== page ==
From the first days of their freedom, formerly enslaved Georgians demanded formal education. Legislation passed in 1829 had made it a crime to teach enslaved laborers to read, and, further, white attitudes discouraged literacy within Georgia’s small free Black community. Yet when schools for freedpeople opened in early 1865, they were crowded to overflowing. Within a year of Black freedom, at least 8,000 formerly enslaved African Americans were attending schools in Georgia; eight years later, Black schools struggled to contain nearly 20,000 students.
Organization and Support
While northern private benevolence and the federal government deserve credit for aiding Black education in Georgia during Reconstruction, the primary impetus and sustaining force came from the state’s African Americans. The first postwar schools were former clandestine schools, operating openly by January 1865. Literate Black men and women opened new, self-sustaining schools. Northern freedmen’s aid organizations began establishing schools in mid-1865. Of the nearly fifty aid societies working in freedmen’s education in the 1860s, only seven were active in Georgia. These benevolent organizations raised funds, recruited teachers, and attempted to keep the future of the freedpeople before the northern public.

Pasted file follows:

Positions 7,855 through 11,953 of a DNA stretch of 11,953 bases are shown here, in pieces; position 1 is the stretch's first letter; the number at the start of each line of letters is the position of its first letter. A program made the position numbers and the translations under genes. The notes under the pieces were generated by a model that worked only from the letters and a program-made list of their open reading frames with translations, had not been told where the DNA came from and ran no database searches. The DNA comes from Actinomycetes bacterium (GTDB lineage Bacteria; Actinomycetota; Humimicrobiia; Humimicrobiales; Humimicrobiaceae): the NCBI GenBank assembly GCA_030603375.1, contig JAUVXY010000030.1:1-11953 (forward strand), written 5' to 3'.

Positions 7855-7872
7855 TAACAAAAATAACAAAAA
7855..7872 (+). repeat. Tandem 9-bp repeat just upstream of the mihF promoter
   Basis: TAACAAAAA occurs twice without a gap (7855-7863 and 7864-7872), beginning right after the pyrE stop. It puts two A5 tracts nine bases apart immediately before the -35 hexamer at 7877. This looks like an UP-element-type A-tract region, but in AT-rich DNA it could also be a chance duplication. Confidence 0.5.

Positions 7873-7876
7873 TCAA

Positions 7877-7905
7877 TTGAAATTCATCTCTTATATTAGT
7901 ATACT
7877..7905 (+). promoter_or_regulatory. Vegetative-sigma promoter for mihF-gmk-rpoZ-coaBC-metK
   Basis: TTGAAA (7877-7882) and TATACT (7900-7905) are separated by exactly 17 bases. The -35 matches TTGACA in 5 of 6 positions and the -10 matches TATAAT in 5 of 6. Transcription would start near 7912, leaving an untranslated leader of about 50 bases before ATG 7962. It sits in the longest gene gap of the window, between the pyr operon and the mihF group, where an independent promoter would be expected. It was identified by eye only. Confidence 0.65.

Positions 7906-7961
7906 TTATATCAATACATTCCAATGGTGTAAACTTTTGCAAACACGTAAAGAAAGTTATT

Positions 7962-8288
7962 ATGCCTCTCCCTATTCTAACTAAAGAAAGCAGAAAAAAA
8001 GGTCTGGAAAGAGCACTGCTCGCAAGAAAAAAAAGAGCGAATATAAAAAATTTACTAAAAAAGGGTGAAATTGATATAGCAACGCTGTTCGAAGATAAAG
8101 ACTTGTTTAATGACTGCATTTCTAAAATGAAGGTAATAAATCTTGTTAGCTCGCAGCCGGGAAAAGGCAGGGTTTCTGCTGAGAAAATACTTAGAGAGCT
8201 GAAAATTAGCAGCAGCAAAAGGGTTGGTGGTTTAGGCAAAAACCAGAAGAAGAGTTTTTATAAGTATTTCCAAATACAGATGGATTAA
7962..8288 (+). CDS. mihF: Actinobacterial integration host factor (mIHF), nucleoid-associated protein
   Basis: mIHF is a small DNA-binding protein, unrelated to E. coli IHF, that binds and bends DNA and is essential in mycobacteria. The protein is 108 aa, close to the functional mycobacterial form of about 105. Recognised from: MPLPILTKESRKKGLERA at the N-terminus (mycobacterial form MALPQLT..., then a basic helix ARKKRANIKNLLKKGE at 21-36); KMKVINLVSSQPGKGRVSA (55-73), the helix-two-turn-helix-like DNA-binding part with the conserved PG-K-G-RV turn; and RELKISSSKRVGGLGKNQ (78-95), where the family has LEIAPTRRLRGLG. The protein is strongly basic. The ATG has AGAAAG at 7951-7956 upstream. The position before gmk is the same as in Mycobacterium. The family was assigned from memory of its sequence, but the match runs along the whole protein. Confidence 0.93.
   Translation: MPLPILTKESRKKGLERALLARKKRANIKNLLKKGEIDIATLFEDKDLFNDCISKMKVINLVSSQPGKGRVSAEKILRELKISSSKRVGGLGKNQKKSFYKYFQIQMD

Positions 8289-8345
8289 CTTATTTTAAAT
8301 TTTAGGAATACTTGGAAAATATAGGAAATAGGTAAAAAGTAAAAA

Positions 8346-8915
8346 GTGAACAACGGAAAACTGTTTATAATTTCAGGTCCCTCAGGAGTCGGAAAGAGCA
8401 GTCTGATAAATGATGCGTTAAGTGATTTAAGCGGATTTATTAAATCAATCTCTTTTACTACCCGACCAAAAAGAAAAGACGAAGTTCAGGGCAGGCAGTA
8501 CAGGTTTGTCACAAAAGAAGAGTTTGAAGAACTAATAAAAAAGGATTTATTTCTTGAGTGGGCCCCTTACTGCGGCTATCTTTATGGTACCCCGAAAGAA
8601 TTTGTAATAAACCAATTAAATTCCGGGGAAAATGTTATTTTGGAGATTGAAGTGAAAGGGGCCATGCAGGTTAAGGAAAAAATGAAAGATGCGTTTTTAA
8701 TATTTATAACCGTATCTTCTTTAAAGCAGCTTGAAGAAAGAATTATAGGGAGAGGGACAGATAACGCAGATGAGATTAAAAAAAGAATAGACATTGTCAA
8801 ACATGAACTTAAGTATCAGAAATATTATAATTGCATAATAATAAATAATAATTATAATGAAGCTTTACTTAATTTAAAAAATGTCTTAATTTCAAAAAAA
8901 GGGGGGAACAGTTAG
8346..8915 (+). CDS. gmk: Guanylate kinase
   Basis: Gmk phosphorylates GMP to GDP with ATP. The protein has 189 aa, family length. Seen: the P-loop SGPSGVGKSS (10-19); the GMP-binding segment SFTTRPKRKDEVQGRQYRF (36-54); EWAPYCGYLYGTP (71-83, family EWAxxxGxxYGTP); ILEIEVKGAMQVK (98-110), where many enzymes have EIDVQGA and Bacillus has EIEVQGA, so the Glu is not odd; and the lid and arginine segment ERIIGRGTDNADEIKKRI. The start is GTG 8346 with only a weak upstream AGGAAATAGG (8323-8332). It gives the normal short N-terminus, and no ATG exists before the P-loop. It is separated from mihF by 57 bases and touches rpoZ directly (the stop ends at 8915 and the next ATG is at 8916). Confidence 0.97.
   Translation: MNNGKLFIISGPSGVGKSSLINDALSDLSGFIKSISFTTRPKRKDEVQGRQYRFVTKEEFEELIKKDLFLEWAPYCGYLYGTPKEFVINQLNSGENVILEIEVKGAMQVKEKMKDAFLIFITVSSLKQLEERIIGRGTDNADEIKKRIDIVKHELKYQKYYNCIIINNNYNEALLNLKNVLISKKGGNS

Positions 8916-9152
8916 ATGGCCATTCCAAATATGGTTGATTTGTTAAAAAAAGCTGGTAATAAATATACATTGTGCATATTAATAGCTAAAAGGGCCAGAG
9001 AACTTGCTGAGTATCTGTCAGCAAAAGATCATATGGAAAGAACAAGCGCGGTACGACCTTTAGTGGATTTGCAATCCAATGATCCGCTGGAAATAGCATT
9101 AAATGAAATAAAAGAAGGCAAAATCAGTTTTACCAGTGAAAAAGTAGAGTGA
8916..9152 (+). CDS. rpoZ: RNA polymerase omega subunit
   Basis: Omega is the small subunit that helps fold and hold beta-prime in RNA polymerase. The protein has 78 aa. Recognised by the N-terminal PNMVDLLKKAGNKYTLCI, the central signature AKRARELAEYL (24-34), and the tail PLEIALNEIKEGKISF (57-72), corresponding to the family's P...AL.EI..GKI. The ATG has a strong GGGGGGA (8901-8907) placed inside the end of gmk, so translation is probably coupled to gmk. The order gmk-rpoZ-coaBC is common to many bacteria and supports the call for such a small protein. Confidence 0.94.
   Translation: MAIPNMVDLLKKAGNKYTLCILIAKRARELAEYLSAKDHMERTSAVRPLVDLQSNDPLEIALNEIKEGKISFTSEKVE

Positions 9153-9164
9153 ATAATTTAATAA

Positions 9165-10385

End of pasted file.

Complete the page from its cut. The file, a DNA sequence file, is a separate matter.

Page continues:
Meanwhile, Congress created the Bureau of Refugees, Freedmen, and Abandoned Lands, popularly known as the Freedmen’s Bureau, in March 1865. Though it did not hire teachers or operate schools itself, the bureau assisted the aid societies in meeting the burgeoning African American demand for education. It rented buildings for schoolrooms, provided books and transportation for teachers, superintended the schools, and offered military protection for students and teachers against the opponents of Black literacy.
Even where the bureau and northern aid did reach into Georgia, however, the freedmen themselves provided a substantial amount of support for the schools. They paid monthly tuition fees, raised funds for teachers’ room and board, purchased lots for schoolhouses, and donated material and labor to build them. They also created and supported schools that were independent of northern efforts. Until 1870, while sustaining their own schools, the freedmen—nearly half of the state’s population—were also required to pay school taxes for privileges from which they were excluded.
Adult freedmen sought the benefits of literacy for themselves as avidly as they sought schools for their children. In winter and in the slack times between planting and harvesting, fathers and mothers recited beside their children in freedmen’s schools. To meet the demand for education from adults who could not attend regular classes, the teachers organized night schools and Sabbath-day schools. Throughout Reconstruction, teachers reported that adults often constituted one-third of their students. Adult students were also served by formal secondary and higher education institutions, ranging from normal schools for teacher training in Macon, Columbus, Savannah, and elsewhere, preparatory schools attached to colleges, and the colleges themselves: Atlanta University, Clark College (later Clark Atlanta University), and the Augusta Institute (later Morehouse College).